OP3275. CARMEN, recorded 1954, w.Gressier Cond. Denise Scharley, Libero de Luca, Martha Angelici, Michel Roux, Robert Massard, etc. (France) 2-Malibran 821. [A thrilling and truly idiomatic performance, especially from the radiant Scharley! Highly recommended!] - 7600003778215
"It was in 1945 Salle Favart that Denise Scharley was offered the role of Carmen which she performed countless times until 1968. Immediately the critics raved – ‘Denise Scharley is an ideal Carmen. Her voice without a hole nor broken pieces, without white notes, is a model of vocal equilibrium. In addition, this great singer who continues to play true, gives his character a striking relief. For once we saw evolving on stage the sensual and cruel Bohemian that Merimée had dreamed. She was admirable in the seduction scenes of the first act. Denise Scharley, if life does not spoil her too much, should make a sensational career’."
- Martial Bardinez
“Denise Scharley was a French contralto who débuted at the Opéra-Comique on 29 November, 1942, in the role of Geneviève in PELLÉAS ET MÉLISANDE, and then at the Paris Opéra, 23 Nov., 1953, as Maddalena in RIGOLETTO. On 21 June, 1957, she created the role of the Prioress in Poulenc’s DIALOGUES DES CARMÉLITES. Denise Scharley occupied a place in the forefront of French singers. Two key roles, however, have particularly distinguished her: that of Madame de Croissy, First Prioress (DIALOGUES DES CARMÉLITES) and Mme Flora in Menotti’s THE MEDIUM. In 1951 she appeared as Carmen at the Monnaie in Brussels. She is particularly remembered for performances of SAMSON ET DALILA at the Palais Garnier in 1960. With Crespin and Gorr, she was one of the Norns in GÖTTERDÄMMERUNG, Fricka in DIE WALKÜRE and Erda in SIEGFRIED in 1958, under Knappertsbusch. In Weber’s OBERON she became Puck, under the baton of André Cluytens (1954), and young David, at the stage presentation of Arthur Honegger's KING DAVID in October 1960. In 1972, she again sang Madame de Croissy in the new production of DIALOGUES DES CARMÉLITES. In Geneva, she also had the opportunity to perform the Russian repertoire in PIQUE DAME and KHOVANSHCHINA.”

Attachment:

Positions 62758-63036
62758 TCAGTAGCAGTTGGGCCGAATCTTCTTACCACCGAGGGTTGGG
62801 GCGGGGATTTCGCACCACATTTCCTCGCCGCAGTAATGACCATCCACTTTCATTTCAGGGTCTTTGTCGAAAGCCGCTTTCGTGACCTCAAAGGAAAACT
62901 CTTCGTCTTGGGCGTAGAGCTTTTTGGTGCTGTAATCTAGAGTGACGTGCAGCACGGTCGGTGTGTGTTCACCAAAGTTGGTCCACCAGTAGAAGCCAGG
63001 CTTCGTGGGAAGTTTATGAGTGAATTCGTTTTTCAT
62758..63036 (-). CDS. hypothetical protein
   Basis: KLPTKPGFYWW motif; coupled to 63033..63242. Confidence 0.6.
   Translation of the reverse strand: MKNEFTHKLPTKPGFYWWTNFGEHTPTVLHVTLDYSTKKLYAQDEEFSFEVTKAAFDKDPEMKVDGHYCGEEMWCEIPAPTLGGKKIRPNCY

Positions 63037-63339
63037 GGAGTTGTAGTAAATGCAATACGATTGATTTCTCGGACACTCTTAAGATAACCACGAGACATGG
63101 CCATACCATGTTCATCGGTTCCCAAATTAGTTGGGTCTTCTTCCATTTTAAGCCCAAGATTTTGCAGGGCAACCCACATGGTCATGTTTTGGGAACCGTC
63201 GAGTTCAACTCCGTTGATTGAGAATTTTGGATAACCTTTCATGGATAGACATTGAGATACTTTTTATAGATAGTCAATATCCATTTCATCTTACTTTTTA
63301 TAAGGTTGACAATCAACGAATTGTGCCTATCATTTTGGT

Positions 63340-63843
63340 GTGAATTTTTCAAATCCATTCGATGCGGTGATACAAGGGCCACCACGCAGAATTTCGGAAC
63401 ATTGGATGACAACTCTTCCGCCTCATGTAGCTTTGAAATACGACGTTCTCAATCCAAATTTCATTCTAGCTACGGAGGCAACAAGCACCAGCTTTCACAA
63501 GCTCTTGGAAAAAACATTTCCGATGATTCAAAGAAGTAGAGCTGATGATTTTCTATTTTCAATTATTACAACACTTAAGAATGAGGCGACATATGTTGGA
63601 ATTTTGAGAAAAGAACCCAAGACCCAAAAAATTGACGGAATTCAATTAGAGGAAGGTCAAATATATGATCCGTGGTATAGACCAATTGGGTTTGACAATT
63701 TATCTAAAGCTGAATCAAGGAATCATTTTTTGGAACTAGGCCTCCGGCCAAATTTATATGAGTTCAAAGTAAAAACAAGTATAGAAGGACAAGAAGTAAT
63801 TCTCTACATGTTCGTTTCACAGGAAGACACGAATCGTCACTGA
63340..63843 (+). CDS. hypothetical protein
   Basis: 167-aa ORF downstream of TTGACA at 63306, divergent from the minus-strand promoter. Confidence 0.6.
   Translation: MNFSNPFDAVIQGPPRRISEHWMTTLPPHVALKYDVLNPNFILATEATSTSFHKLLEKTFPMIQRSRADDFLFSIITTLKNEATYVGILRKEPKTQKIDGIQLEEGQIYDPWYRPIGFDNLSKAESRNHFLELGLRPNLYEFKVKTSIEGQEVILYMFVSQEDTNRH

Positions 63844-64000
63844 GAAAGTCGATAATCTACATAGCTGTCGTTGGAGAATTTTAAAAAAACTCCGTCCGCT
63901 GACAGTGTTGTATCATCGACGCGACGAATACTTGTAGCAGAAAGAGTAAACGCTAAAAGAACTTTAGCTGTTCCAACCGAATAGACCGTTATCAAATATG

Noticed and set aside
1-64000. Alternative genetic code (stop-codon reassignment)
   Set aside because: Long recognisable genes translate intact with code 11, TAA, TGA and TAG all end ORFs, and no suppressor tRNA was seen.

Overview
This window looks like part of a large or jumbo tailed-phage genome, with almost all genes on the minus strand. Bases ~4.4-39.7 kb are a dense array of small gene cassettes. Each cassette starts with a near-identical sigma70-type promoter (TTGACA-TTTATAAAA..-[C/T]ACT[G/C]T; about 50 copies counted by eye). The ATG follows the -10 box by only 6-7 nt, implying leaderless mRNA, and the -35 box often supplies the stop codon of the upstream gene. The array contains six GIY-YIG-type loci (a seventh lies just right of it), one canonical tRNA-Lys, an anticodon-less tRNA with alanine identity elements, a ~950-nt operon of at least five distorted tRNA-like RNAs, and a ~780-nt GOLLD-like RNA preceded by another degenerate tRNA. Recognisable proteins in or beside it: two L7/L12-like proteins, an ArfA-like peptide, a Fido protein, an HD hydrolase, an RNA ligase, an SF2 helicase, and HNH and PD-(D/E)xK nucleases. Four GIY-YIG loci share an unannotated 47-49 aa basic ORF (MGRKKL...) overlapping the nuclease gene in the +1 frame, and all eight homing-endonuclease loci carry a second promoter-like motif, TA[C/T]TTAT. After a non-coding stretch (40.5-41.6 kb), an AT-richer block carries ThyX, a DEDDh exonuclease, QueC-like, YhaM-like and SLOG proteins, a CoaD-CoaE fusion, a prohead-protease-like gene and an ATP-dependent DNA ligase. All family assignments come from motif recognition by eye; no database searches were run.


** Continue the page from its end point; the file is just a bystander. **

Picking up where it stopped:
- Z. D. Akron
“Libero de Luca was born in Kreuzlingen, Switzerland, and studied voice at the Zürich Coservatory with Alfredo Cairati. After winning a first prize at an international voice competition in Geneva, in 1941, he made his professional début the following year at the Solothurn Municipal Theatre. After one season at the Bern Municipal Theatre, he joined the Zürich Opera where he was first tenor from 1943 to 1949. During that period, he also appeared regularly to great acclaim at the Teatro San Carlo in Naples, the Royal Opera House in London, at La Monnaie in Brussels, and at the Teatro Colón in Buenos Aires. In 1949, he made his début at both the Opéra-Comique and the Palais Garnier, where he established himself as lead tenor in the French repertoire.
Libero De Luca was fluent in German, French and Italian, and excelled in all three repertoire in lyric roles. He retired from the stage in 1961, and became a full-time voice teacher in Horn, Switzerland, near Lake Constance, where he died in 1997.
De Luca made several recordings, notably in MIGNON and MANON, opposite Janine Micheau, LAKMÉ, opposite Mado Robin, and CARMEN, opposite Suzanne Juyol. There are also some operetta-recordings on Polydor, conducted by Franz Marszalek."
- Ned Ludd
"Martha Angelici was a French operatic soprano of Corsican origin, particularly associated with the French lyric repertoire. While still very young she moved with her family to Belgium, where she studied voice in Brussels with Alfred Mahy. She began singing for the Belgian, Dutch and Luxemburg radio in 1933, and gave her first public concert at the Kurzaal of Ostend in 1934. Her first stage performance was in Marseille, as Mimi in La Bohème, in 1936. She made her début at the Opéra-Comique in 1938, where she had a long and successful career, and made her début at the Palais Garnier in 1953, as Micaëla in Carmen, other notable roles included Leila, Pamina, Nedda, etc. She made a few guest appearances at the Monte Carlo Opera and La Monnaie in Brussels. She was also much admired in French baroque music notably in Rameau's Les Indes Galantes, and was much loved as a concert singer, especially of Corsican songs. She was married to the director of the Opéra-Comique, François Agostini."
-Zillah Dorset Akron
"Massard made his professional debut at the Paris Opéra in 1952, as the High Priest in SAMSON ET DALILA, shorthly followed by Valentin in FAUST. The same year, he also made his debut at the Aix-en-Provence Festival, as Thoas in IPHIGENIE EN TAURIDE. His career rapidly took an international dimension with debuts in 1955, at La Scala and the Glyndebourne Festival, both as Ramiro in L'HEURE ESPAGNOLE. Oreste in IPHIGENIE EN TAURIDE was his debut role at the Maggio Musicale Fiorentino, the Royal Opera House in London, and the Edinburgh Festival. Massard also appeared in North and South America, notably at the Lyric Opera of Chicago, at Carnegie Hall and the Teatro Colon in Buenos Aires. Henceforth considered one of the best French baritones of his generation, he was internationally acclaimed as Valentin in FAUST, Escamillo in CARMEN, Fieramosca in BENVENUTO CELLINI, and Golaud in PELLEAS ET MELISANDE."
- Ned Ludd